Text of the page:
Under the E-Commerce Regulations, an ISP can escape liability for content because it is a mere conduit.
Conduit in the figurative sense: the OED says
4. fig. The channel or medium by which anything (e.g. knowledge, influence, wealth, etc.) is conveyed;
But currently in the USA, there is an argument as to whether an interpreter or translator is a mere conduit.
I suppose that’s how some customers see us.
When the police use an interpreter in an interrogation and do not record the defendant’s words but only the translation of them into English, can the interpreter be challenged legally? Lawrence Solan writes in his Balkinization blog:
An interesting question concerning forensic linguistics is making its way through the appellate courts: When the police use an interpreter during an interview (or interrogation) of a suspect who later becomes a defendant in a prosecution, and the defendant’s words in her original language are not recorded, does the defendant have a constitutional right to confront the interpreter? As a cost-saving measure, more and more law enforcement agencies, and some courts, have been retaining services that interpret the interview over the telephone. One of them, Language Line Solutions. http://www.languageline.com/, has found itself in the middle of this constitutional question.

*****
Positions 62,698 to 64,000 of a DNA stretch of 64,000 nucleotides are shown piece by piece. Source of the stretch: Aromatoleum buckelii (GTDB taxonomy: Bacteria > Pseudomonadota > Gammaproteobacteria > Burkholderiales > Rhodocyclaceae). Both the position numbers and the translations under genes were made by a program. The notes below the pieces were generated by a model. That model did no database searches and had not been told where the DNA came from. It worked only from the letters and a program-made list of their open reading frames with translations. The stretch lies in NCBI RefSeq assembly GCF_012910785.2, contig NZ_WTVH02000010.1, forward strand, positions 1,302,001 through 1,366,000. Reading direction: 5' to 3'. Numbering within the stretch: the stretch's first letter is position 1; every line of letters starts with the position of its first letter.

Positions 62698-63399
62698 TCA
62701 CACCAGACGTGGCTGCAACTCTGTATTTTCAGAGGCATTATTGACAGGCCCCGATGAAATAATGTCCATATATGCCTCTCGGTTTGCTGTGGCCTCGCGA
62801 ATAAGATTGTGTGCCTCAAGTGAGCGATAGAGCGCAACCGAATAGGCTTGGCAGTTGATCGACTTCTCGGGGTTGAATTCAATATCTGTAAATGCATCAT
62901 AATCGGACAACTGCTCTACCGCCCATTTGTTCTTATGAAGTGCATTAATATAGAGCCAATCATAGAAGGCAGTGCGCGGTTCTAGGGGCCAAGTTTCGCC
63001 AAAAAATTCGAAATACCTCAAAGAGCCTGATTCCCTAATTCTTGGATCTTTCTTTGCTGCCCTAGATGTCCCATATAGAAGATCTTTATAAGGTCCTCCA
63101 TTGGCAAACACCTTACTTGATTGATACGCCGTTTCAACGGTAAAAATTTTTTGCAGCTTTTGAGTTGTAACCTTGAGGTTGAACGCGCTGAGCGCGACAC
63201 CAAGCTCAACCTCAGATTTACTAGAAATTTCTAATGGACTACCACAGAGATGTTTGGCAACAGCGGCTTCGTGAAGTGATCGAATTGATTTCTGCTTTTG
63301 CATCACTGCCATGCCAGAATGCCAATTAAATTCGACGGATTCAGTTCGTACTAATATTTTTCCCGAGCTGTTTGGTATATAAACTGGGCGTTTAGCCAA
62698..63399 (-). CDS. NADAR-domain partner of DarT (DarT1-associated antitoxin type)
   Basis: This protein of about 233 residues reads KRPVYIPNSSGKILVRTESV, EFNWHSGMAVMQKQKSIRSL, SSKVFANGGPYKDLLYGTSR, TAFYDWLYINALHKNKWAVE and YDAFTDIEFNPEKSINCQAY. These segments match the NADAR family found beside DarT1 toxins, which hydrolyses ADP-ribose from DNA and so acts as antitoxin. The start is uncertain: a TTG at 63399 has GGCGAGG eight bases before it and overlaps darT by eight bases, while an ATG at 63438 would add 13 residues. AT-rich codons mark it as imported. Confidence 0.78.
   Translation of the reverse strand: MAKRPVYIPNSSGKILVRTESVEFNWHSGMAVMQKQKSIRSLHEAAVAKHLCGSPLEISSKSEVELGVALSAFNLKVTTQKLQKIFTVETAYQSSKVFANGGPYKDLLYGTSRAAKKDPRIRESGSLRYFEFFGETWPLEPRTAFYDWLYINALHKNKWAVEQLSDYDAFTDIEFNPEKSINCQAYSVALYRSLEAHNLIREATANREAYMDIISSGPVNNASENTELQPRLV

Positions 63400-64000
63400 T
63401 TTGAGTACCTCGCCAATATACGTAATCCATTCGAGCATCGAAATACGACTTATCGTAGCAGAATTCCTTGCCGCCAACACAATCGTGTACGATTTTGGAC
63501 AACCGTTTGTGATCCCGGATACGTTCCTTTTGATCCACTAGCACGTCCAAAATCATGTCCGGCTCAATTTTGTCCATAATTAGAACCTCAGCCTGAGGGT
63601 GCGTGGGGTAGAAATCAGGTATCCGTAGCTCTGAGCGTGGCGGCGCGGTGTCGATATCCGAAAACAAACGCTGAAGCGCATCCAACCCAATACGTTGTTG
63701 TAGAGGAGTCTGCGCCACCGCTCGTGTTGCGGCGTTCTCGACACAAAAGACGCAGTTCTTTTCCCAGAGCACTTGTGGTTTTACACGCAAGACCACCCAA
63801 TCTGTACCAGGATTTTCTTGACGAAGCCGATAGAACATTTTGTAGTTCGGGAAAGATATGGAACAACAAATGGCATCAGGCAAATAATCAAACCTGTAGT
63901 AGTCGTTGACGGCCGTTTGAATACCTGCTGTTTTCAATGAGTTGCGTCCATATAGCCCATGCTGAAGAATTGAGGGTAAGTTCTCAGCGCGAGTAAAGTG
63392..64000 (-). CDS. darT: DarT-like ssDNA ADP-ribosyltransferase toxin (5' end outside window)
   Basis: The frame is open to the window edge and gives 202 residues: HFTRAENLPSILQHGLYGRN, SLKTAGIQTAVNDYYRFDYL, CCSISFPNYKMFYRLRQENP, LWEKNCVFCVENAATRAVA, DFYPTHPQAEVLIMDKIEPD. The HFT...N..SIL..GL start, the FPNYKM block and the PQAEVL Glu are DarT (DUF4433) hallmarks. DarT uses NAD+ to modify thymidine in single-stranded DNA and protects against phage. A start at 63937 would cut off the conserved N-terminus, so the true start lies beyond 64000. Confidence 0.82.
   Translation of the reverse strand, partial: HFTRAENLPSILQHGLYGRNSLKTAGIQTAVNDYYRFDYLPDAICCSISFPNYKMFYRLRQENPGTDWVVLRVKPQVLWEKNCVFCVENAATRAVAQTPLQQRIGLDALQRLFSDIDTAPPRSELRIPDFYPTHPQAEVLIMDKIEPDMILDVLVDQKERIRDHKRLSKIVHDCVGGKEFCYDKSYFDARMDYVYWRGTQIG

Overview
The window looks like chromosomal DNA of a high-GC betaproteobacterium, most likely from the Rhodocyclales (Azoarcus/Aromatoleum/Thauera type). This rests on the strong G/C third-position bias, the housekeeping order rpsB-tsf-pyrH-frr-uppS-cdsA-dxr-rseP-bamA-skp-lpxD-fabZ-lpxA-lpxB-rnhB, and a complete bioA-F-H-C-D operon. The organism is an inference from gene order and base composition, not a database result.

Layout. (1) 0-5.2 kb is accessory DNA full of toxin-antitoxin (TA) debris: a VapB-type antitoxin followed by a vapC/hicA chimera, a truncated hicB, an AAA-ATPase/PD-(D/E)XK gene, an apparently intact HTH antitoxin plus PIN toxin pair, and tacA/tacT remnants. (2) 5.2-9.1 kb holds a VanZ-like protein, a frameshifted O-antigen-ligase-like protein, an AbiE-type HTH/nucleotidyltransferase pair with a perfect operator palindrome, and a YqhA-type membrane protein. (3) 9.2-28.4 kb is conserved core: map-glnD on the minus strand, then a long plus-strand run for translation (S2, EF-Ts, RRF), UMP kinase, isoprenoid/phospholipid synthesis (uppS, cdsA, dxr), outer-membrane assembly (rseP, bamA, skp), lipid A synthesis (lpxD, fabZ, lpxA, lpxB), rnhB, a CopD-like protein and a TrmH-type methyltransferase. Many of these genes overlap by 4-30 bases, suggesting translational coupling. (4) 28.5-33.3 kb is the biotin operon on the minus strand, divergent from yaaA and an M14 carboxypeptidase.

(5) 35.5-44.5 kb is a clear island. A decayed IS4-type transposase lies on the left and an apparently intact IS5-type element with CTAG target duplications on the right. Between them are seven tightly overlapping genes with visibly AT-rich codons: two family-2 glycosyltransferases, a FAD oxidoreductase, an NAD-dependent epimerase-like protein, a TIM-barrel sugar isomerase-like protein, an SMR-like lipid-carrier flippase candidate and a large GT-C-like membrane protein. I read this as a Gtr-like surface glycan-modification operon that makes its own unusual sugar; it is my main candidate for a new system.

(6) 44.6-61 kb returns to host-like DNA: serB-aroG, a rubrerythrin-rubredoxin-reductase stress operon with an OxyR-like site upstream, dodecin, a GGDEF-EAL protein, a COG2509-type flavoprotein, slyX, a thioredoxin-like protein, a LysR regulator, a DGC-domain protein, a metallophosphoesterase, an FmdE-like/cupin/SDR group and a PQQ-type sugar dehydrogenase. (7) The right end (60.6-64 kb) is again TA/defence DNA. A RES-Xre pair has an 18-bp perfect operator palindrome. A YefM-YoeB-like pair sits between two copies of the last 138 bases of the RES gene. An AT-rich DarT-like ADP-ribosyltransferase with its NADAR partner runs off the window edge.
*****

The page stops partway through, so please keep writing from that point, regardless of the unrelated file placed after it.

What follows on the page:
courts should be more realistic in their understanding of what interpreters and translators can do. First, courts should stop relying on the “conduit” theory of translation. Compare two reputable translations of any work of literature. They will be similar in some ways, different in others. To the extent that word choice matters in the context of a criminal prosecution, nuanced differences may affect a case’s outcome. Second, interpreters make errors. The legal system should recognize this. Third, courts should not accept as accurate representations that the entire professional staff of a private firm retained by the government is dispassionate and of high professional character. Surely the defendant need not accept such representations.
Solan recommends that at least the original statements should be recorded as potential evidence.